Cape Town - It is a realistic prospect right now, with South Africa possibly participating in a first major tennis team event in almost 20 years when the ATP World Team Cup is launched in Australia early next year.
And On Sunday, South African-born, Australian Tennis Association CEO and dynamic Australian Open tournament director, Craig Tiley - under whose aegis the new tournament will be run - provided information as to why South Africa's inclusion is dependent heavily in more than one way on the big-serving shoulders of Kevin Anderson.
"The 24 countries included in the World Team Cup in January," explained Tiley, "will be chosen on the basis of players' world rankings somewhere around September when the teams are finalised.
"With Anderson presently rated seventh in the world singles rankings, Lloyd Harris in the top 100 and Raven Klaasen among the leading 20 doubles players in the world included," added Tiley, "South Africa would be among the countries invited to participate if the teams were chosen right now. But a lot can change in six months, with the unavailability of players also affecting any country's inclusion."
And this factor raises another issue regarding Anderson, with South Africa's number one having declined to represent the country in the Davis Cup during the past eight years.
However, the situation regarding the World Team Cup is substantially different in that it will not materially affect individual tournaments on the ATP calendar and, in fact, is positioned as an ideal warm-up for the Australian Open Grand Slam extravaganza and could, therefore, be viewed differently by Anderson.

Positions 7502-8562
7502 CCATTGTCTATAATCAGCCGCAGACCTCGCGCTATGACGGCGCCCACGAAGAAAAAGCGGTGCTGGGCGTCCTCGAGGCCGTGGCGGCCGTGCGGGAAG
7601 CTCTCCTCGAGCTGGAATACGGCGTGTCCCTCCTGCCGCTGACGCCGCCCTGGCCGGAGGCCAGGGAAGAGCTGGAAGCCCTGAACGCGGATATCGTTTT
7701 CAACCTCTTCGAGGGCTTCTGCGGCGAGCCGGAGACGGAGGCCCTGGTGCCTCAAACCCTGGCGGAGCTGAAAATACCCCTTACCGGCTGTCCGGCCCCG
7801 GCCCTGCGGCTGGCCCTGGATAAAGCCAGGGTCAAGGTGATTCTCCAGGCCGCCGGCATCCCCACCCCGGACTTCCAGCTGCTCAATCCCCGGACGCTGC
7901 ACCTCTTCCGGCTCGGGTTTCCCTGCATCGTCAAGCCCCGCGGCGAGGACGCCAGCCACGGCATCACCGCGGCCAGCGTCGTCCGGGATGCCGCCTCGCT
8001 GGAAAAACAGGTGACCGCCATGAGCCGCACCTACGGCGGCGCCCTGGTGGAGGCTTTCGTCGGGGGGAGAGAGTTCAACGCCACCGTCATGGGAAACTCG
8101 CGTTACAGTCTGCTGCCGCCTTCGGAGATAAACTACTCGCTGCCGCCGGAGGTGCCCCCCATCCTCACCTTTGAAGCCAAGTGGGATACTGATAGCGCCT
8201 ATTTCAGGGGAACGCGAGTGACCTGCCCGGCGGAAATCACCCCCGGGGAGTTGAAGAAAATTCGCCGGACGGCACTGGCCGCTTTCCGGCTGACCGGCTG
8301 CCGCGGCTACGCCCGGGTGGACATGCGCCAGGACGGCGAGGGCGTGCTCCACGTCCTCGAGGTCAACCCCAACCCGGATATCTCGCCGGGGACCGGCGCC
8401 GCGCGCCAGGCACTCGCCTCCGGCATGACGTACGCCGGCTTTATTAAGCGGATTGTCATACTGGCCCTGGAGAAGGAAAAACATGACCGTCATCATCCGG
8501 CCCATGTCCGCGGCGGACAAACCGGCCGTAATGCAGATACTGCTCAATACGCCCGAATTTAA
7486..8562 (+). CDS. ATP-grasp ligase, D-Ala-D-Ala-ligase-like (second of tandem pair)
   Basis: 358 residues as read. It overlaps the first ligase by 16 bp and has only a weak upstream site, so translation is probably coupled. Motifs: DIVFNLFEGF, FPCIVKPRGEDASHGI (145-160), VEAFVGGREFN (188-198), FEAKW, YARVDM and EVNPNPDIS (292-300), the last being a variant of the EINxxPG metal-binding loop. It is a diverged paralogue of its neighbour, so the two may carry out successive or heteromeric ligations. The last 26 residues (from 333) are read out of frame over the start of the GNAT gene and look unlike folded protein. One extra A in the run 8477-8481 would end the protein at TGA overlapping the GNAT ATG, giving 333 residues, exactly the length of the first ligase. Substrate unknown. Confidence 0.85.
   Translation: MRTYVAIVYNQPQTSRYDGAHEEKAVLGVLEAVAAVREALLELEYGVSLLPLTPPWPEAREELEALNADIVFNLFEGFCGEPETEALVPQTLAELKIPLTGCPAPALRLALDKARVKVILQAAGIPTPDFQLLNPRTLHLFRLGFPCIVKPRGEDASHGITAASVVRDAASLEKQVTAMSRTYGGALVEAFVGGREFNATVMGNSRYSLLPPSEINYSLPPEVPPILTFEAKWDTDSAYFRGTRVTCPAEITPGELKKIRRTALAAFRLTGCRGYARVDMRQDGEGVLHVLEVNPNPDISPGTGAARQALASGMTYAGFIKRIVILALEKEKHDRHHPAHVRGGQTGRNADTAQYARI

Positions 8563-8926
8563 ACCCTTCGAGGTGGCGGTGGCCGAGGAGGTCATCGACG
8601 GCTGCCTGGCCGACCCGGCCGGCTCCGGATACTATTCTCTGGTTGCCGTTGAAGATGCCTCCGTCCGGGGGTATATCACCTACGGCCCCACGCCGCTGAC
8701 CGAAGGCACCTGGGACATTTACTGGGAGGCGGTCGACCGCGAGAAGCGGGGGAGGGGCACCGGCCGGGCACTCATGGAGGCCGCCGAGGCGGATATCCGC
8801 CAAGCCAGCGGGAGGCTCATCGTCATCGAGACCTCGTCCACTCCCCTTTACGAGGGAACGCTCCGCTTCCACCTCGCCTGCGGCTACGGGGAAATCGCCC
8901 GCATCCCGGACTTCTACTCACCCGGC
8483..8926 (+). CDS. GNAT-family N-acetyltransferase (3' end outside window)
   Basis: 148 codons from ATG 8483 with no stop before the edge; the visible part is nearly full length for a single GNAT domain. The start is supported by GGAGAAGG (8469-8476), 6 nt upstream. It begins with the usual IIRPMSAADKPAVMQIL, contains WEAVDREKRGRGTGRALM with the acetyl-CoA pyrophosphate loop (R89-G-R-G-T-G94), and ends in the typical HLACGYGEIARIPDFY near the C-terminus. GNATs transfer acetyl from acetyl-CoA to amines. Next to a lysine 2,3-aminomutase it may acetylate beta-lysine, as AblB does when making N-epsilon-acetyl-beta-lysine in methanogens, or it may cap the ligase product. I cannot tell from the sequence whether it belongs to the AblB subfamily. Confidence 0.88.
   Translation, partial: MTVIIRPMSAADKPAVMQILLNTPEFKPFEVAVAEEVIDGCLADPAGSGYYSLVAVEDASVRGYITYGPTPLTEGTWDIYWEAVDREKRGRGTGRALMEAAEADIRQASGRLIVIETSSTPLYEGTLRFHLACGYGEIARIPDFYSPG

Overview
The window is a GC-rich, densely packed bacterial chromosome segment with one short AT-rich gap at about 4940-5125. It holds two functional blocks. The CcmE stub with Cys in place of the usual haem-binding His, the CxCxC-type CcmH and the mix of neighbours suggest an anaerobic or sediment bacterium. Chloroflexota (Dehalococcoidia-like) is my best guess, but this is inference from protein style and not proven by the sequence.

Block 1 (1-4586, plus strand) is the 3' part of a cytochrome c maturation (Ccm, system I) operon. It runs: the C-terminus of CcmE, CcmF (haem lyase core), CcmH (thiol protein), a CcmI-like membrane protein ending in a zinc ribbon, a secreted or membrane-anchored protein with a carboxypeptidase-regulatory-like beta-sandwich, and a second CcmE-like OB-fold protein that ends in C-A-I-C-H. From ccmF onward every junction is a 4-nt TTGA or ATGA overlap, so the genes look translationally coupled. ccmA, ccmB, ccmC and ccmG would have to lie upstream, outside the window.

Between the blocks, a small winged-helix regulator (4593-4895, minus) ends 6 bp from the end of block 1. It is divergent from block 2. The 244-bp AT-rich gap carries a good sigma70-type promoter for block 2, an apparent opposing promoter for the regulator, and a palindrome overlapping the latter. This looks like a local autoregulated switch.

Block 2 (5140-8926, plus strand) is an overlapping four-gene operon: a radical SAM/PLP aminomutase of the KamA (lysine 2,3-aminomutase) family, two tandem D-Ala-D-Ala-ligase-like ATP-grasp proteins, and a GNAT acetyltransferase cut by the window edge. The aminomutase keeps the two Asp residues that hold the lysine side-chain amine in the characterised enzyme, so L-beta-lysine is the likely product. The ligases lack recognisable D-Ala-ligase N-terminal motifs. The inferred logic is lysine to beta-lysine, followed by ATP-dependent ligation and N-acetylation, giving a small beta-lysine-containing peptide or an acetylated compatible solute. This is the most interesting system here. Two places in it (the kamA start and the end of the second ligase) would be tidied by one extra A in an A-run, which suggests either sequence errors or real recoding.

As to whether Anderson would make himself available for the World Team Cup, Tiley said as in the case of a number of other top players, he could not say categorically right now whether he would consider participating or not.
"But I'm pretty sure a cross-section of the world's best players will be in the event that will be staged in three cities, namely Adelaide, Brisbane and Sydney, and has all the ingredients to be an instant success."
Tiley also disclosed that the eventual 24 countries chosen for the World Team Cup would have the option of naming up to five players in their team - and with singles and doubles matches in each tie three or four players per team is most likely.
As to South Africa's position after only participating in the lower echelons of the Davis Cup and Fed Cup in recent years, Tennis South Africa will be holding thumbs that Anderson not only makes himself available for the World Team Cup, but also holds onto something akin to his current world ranking.